Network News

X My Profile
View More Activity

Fenty's Charter Funding Change Criticized

When Mayor Adrian M. Fenty rolled out his proposal last month for a major change in the way public charter schools are funded, his lieutenants said the idea was developed in close consultation with the D.C. Public Charter School Board and others in the charter community.

Board Chairman Tom Nida says that isn't so, and he wants the District to put the plan on hold for a year.

Fenty's 2010 budget would scrap the current per pupil facilities allotment ($3,109) and cut the pool of available facilities money by $24 million (to $66 million). The payment was established in 1999 because, unlike public schools, public charters must lease space or finance the purchase of buildings.

But the allotment has grown more than 400 percent since 1999, and mayoral spokeswoman Mafara Hobson said it has never been adjusted to reflect schools' actual costs. Oversight of the facilities spending has been loose, officials say, and some schools have used the money to cover payroll and other costs. The new proposal would require charters to submit evidence of allowable costs to the board before payment.

Nida and other charter advocates said this will seriously disadvantage schools that want to accumulate the capital reserves necessary to get bank financing--especially in a tight credit market. Moreover, Nida said, the District dropped the proposal into the budget after only cursory discussion.

"It was done with a minimum of interaction and consideration," said Nida. "It was under the heading of preliminary dialogue and was never intended by me as something that was going into the text of the budget."

Nida added that there are also unexplored equity issues involved. DCPS, which has been steadily losing enrollment, has spent hundreds of millions over the last couple of years to renovate and redesign buildings. While enrollment in charters has boomed, they face a cut in facilities spending.

"My assumption is that we want to have equity in funding across the entire system," Nida said. He is drafting a board resolution that will ask the District to pull the change from the budget until there is more consultation.

Bill Turque

By Bill Turque  |  April 22, 2009; 12:55 PM ET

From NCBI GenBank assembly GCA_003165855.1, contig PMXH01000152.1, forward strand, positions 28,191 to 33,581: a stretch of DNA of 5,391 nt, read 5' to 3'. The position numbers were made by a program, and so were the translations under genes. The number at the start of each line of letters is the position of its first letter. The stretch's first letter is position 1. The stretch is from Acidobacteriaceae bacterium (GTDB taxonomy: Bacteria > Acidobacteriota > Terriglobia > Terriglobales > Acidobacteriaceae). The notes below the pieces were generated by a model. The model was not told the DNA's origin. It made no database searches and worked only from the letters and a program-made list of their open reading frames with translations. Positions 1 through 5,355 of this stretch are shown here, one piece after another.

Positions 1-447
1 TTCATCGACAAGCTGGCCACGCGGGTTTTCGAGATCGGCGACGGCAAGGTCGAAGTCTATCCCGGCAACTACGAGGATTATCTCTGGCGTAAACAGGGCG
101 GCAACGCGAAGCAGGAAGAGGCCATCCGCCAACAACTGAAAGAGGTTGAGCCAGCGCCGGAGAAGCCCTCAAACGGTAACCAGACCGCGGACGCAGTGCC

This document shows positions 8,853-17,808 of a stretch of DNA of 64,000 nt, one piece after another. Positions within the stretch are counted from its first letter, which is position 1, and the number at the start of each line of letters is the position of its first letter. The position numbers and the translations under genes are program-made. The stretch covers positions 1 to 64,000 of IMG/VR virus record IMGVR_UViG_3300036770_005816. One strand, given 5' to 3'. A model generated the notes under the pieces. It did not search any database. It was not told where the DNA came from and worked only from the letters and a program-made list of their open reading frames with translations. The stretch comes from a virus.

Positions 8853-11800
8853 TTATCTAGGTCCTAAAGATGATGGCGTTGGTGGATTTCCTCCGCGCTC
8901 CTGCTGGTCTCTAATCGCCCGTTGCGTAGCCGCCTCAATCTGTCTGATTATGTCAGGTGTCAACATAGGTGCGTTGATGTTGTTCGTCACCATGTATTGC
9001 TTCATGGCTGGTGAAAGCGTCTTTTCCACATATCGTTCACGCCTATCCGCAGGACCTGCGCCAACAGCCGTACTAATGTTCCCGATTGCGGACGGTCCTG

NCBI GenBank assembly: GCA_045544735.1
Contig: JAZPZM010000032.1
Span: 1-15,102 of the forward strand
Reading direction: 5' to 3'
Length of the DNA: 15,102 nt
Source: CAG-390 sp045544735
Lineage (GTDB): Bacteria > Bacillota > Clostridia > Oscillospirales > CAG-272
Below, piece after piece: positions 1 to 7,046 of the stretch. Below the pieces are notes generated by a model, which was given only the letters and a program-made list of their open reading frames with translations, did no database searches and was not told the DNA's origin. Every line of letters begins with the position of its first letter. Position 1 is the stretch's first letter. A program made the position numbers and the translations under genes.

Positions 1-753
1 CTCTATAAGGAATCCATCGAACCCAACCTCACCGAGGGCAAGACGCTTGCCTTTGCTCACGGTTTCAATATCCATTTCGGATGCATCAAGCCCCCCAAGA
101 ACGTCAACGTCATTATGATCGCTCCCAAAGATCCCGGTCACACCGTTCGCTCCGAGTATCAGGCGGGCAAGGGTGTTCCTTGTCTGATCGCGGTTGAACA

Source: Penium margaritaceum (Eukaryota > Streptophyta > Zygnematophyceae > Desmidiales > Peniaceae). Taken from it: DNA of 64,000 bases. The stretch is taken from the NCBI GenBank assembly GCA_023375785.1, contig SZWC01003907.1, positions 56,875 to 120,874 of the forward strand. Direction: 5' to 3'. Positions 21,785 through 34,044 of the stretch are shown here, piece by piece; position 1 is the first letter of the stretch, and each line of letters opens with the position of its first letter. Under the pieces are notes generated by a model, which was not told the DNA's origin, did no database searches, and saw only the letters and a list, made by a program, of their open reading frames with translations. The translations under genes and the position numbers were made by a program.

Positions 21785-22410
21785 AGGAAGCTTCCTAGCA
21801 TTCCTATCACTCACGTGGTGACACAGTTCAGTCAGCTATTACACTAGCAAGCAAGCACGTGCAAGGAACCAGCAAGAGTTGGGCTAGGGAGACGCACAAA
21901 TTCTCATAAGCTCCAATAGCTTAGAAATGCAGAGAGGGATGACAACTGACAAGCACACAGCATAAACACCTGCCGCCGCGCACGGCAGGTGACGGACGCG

Categories:  Bill Turque , Education  
Save & Share:  Send E-mail   Facebook   Twitter   Digg   Yahoo Buzz   StumbleUpon   Technorati   Google Buzz   Previous: Charter School for Teen Mothers to Close
Next: Service Bill Signing a Tribute to Kennedy


Fenty consistently does what he wants with no respect for the constituents he represents and he allows his appointees to do the same with no reproach. People complain, fuss, cuss and then let him continue as is without exercising their rights. Things will not change until the people who voted him in either demand and force a change or vote him out along with the team he has put in place.

Posted by: southyrndiva | April 22, 2009 1:27 PM | Report abuse

Fenty once again has shown that he could care less about those who elected him. I can't wait until it's time for re-election. His dictator-type style of leadership is very annoyning. Perhaps a recall petition should be in order? He has surrounded himself with a bunch of ass-kissing wimps who could care less about the people of the district as well. I am ashamed of myself for voting him into office.

Posted by: conbess928 | April 22, 2009 3:27 PM | Report abuse

But wait a minute. According to Fenty, money just comes out of thin air. Like, giving the cabbies the lowest rate in the entire nation must work simply because the idea came from his own narcissistic brain. And since he's not feeling the pinch, then everything's dandy. Besides, Fenty isn't so much worried about the future of charter schools as long as the ordinary public schools look as though they're improving under the guidance of Michelle Rhee. That's the real political booster.

Posted by: starclimber9 | April 23, 2009 12:29 AM | Report abuse

The comments to this entry are closed.

RSS Feed
Subscribe to The Post

© 2010 The Washington Post Company